Your questions answered: Achieve operational excellence in modern monitor and control with edge computing

A recent webcast discussed how edge computing can help transform modern monitor and control. This Q&A provides further information on the topic.

By Control Engineering June 12, 2024

Edge computing is a transformative cornerstone in modern monitor and control that is redefining operational efficiency and efficacy from edge to enterprise. It represents a pivotal shift in infrastructure that streamlines operations, elevates scalability and amplifies overall efficiency within operating environments.

During a May 16 webcast, presenters from Stratus Technologies provided strategies for elevating monitor and control applications through edge computing, techniques to improve data collection and protection with edge computing and guidance on future-proofing your monitor and control setup with edge computing.

Additional questions were answered by Greg Hookings, director of digital industries – EMEA, Stratus Technologies, and Valerie R. Schneider, business development manager – manufacturing, Stratus Technologies.

Question: Your information on ztC Edge indicates the following, is this correct: Host-based firewall – the edge computing platform can be configured to block (blacklist) or allow (whitelist) specific IP addresses, domain names, protocols or ports by using a customizable firewall?

Answer: The Stratus ztC Edge platform offers robust security features, including blacklisting and whitelisting capabilities.

Using a host-based firewall, users can easily customize IP tables to block (blacklist) or allow (whitelist) access to ztC Edge from specific IP addresses, domain names, protocols or ports.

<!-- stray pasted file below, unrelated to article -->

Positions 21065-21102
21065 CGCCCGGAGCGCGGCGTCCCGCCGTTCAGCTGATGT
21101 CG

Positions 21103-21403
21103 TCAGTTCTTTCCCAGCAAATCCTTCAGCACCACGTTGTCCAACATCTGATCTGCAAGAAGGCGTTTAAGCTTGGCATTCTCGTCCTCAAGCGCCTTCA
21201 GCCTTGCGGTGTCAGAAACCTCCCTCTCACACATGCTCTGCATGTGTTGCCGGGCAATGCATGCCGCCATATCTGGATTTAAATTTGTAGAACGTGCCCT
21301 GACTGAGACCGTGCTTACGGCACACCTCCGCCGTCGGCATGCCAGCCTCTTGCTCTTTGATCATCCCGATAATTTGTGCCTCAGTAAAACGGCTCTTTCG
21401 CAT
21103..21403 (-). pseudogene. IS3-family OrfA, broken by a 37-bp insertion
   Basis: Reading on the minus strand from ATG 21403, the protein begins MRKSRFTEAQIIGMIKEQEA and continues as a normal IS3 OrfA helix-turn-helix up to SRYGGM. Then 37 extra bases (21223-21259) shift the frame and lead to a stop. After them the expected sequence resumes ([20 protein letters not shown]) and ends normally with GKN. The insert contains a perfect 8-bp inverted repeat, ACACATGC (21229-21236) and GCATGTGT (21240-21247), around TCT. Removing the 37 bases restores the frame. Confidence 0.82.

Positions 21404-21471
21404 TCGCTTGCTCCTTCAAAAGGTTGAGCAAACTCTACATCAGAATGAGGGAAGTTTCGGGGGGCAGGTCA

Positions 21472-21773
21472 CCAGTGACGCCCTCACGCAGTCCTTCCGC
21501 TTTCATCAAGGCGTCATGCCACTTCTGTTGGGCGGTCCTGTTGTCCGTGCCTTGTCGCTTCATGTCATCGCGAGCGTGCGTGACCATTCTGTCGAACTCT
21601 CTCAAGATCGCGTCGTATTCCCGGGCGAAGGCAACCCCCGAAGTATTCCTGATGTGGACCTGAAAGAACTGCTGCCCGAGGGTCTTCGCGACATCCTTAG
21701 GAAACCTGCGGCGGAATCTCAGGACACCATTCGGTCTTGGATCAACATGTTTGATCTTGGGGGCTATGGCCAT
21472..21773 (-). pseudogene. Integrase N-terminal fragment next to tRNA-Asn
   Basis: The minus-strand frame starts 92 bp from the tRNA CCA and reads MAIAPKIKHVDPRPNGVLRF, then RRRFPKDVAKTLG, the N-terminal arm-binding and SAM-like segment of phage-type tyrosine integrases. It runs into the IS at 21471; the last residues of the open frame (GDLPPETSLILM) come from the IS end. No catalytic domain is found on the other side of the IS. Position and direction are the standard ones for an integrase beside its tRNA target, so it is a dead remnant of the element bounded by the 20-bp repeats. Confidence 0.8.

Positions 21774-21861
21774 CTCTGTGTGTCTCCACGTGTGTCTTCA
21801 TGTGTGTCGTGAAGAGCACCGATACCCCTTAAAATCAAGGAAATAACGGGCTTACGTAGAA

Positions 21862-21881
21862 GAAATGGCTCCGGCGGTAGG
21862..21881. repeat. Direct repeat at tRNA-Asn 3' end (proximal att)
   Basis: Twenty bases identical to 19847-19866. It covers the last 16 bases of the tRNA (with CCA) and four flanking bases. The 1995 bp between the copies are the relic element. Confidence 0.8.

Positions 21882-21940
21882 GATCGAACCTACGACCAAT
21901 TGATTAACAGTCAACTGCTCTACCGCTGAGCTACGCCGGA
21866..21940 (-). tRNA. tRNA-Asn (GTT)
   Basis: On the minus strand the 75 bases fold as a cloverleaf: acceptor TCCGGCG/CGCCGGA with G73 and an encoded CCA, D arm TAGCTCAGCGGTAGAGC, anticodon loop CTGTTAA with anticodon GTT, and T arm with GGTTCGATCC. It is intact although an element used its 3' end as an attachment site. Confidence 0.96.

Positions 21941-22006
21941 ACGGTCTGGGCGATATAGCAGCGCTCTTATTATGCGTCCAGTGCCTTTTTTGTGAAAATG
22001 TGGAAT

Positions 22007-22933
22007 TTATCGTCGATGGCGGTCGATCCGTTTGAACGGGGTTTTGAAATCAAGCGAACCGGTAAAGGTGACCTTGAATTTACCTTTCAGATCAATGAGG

The firewall is designed to be user friendly, with hardened default settings. These features make configuring and managing the firewall straightforward and effective, complementing existing network-based firewall solutions.

Some other related features to consider:

  1. USB port security – The ztC Edge’s USB ports are restricted by default, requiring administrative changes to enable them. This security measure helps prevent unauthorized access, as hackers often use USB devices to compromise systems and spread malware. Restricting USB port access mitigates the risk of unwanted intrusions or attacks.

  2. Role-based authentication – ztC Edge utilizes role-based authentication to enhance security. Considering that 80% of all security breaches involve password compromises, the platform enforces stronger authentication protocols, including robust password management practices (e.g., prohibiting weak passwords and requiring password changes from defaults) and idle session logouts. Integration with Microsoft Active Directory further simplifies access security and risk mitigation for ztC Edge customers.

  3. Secure communications – The platform employs secure communication protocols to protect data in motion, both between ztC Edge nodes and between ztC Edge systems and Stratus. Using the latest versions of SSL and TLS for bidirectional encryption helps prevent eavesdropping and tampering, such as man-in-the-middle attacks.

  4. Secure and trusted boot – ztC Edge supports secure and trusted boot processes. This feature limits system startup to only signed and verified bootloader, BIOS, drivers and OS files, ensuring that the initial instruction set executed by the system processor is authentic and intended. This measure helps prevent cyberattacks at the boot level.

  5. Compliance with industry standards – Both ztC Edge and ztC Endurance platforms are designed and built following security industry best practices outlined in ISA/IEC 62443-4-1 and 4-2. These standards pertain to the secure product development lifecycle and technical requirements for industrial automation and control system (IACS) components. The platforms adhere to more than 150 requirements under ISA/IEC 62443-4-2, where applicable.